Teacher finishes messy Boston Marathon
Standing in a school just outside of Boston on April 16, gazing out at a steady rainfall and listening to the wind, the usual indicators of a spring Nor’easter Massachusetts were enough to rattle John Turssline’s nerves a bit.
The fact that he was about to run more than 26 miles also contributed, of course. But he had run in the Boston Marathon before; he had already experienced the marathoner’s Mecca. In the middle of a cold, wet and windy day, it would just be a bit harder this time. (And that’s not to mention missing a bit of training due to the birth of his second child, a girl, in late February.)
“When you arrive and you sit in the high school, you really can’t relax,” Turssline said, adding that racers “couldn’t stretch your legs out in the tent,” where most gathered to escape nature for a bit before the battling it for a few hours on the road.
In the tent, Turssline said, he and all the other racers did their best to remain warm, stretching to relieve the last kinks in their legs — another potential natural enemy on the course of 26 miles, 385 yards, which ends in the center of the historic city.
Turssline began the epic race with more than 20,000 runners, leaving behind roughly 3,000 who signed up but did not run the race — likely due to poor conditions. The Southern Delaware School of the Arts teacher and Dagsboro resident ran — at some points shoulder-to-shoulder — with entrants from 55 countries and 67 others from Delaware alone, 60 of whom finished the race despite nasty conditions.
Turssline said that, once out, the wind did not pester him as much as a steady rain, which soaked his shoes and feet, leaving him a bit wetter and likely more susceptible to foot pain and weakness throughout the race.
And that’s not to mention the chilliness.
According to the National Weather Service, temperatures dipped into the mid-40s as nearly an inch of rain fell on Boston last Monday.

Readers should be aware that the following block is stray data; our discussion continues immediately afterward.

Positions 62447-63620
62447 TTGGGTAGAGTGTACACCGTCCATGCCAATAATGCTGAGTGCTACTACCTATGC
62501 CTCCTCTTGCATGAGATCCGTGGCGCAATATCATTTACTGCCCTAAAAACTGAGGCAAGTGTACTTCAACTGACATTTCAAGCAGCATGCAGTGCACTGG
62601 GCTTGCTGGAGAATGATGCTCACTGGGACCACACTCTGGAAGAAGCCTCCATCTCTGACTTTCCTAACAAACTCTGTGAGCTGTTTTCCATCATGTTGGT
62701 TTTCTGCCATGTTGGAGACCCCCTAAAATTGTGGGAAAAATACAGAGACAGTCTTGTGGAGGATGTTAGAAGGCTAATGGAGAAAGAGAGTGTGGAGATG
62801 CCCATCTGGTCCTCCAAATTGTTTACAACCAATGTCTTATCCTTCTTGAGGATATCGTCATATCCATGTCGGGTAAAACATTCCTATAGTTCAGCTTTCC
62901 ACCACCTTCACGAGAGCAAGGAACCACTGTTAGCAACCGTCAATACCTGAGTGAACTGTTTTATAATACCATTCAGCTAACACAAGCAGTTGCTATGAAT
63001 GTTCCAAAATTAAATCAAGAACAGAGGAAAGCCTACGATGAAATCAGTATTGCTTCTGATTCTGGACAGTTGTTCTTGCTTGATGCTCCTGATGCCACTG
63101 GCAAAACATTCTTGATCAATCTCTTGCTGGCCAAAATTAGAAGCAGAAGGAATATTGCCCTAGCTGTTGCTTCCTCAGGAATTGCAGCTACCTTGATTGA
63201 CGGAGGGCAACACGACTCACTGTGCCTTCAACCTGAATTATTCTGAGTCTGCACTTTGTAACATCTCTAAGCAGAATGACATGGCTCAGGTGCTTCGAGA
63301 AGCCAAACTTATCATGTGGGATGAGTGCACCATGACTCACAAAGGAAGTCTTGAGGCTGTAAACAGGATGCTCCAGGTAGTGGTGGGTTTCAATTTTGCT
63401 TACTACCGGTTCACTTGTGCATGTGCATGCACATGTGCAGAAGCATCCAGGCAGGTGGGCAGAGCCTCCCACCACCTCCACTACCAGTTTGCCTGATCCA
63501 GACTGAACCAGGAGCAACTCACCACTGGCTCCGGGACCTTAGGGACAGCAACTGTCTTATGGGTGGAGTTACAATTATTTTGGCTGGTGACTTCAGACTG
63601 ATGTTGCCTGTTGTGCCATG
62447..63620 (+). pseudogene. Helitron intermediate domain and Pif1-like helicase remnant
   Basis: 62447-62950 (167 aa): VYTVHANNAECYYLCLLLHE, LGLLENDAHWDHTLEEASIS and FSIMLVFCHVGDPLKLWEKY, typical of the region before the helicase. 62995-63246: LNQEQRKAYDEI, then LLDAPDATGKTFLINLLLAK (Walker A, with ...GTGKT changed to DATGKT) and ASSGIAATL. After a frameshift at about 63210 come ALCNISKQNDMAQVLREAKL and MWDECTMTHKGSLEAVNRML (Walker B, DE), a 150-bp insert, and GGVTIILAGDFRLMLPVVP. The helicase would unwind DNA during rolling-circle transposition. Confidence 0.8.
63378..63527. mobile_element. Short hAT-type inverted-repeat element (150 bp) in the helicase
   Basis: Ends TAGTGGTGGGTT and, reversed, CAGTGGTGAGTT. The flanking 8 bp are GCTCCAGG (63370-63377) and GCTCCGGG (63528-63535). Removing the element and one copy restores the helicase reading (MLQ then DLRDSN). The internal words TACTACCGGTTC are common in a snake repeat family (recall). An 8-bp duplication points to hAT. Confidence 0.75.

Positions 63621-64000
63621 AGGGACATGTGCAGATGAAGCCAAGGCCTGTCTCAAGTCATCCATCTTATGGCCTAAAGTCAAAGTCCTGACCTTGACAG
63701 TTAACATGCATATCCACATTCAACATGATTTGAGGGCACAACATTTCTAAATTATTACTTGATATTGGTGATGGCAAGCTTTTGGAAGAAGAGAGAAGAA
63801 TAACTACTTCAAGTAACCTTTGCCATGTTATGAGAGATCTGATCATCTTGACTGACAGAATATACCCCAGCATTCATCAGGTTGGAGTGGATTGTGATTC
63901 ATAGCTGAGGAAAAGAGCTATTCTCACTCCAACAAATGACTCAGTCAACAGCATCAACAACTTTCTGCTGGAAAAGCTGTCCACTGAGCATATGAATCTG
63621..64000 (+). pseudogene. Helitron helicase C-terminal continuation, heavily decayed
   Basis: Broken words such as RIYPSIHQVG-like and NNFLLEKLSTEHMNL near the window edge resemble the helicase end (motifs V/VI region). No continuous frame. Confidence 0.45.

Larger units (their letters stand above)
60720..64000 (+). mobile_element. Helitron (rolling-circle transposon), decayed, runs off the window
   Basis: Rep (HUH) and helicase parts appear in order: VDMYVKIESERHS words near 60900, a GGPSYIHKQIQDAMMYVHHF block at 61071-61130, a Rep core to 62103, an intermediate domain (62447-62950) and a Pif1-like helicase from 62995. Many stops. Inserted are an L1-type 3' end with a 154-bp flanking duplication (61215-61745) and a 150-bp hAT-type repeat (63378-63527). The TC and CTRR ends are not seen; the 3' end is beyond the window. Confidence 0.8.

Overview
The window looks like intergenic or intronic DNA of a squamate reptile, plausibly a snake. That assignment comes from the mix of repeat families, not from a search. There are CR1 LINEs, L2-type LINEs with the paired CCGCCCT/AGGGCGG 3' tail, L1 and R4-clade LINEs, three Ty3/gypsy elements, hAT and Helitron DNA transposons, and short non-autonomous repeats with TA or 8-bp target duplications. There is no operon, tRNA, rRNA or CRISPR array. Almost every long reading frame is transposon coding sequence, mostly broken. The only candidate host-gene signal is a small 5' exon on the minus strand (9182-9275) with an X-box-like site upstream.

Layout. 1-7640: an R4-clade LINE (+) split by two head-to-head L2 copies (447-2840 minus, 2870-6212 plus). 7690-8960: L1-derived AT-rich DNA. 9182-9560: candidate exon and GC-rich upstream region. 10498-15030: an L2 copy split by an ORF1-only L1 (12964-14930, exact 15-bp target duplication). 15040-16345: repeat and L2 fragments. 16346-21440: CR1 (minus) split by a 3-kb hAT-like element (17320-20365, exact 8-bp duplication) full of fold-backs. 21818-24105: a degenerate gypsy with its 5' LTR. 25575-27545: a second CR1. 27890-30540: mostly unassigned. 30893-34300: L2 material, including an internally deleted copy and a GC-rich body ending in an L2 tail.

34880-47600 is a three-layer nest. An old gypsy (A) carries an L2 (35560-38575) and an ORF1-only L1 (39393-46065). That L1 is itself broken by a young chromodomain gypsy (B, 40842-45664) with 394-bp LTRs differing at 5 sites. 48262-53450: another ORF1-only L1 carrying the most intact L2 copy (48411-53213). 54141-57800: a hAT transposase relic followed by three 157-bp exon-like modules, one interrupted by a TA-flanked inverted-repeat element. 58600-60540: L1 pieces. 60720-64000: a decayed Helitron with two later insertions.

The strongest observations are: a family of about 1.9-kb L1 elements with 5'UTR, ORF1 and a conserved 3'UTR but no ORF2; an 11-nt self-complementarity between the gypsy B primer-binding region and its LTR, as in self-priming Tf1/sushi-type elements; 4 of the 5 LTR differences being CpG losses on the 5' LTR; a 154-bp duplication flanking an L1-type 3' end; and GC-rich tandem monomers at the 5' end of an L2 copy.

Still, Turssline finished in 3 hours, 16 minutes and 39 seconds, topping last year’s time by nearly 8 minutes. It was 9 minutes slower than his qualifying time, recorded at the Philadelphia Marathon in November – and more than an hour behind the winner – but not to much displeasure, though, taking into account the unforgiving conditions of the day.
“This time isn’t really an indication of how well I ran this year; it was an indication of how poorly I ran last year,” said Turssline, who made the trip alone this year because his wife stayed home to take care of his not-even-2-month-old baby. “I was kind of training for good weather. I didn’t quite do what I wanted. It wasn’t pleasant by any means.”
Slower-than-expected finishes seemed to be the norm last Monday, with the winner of the 2007 race posting a finish 7 minutes slower than his winning time last year. Turssline said that next year he hopes to return in search of a sub-3:10 time, a bit better weather and with his family — though by all accounts this year’s trip was not to be regretted.
“Unfortunately, when the weather acts up like that, it’s easy to say, ‘I’m not going to be able to perform my best.’ That’s kind of the initial approach,” Turssline said. “It kind of takes the pressure off too. That being said, it was a lot of fun and I look forward to getting out there next year and doing better.”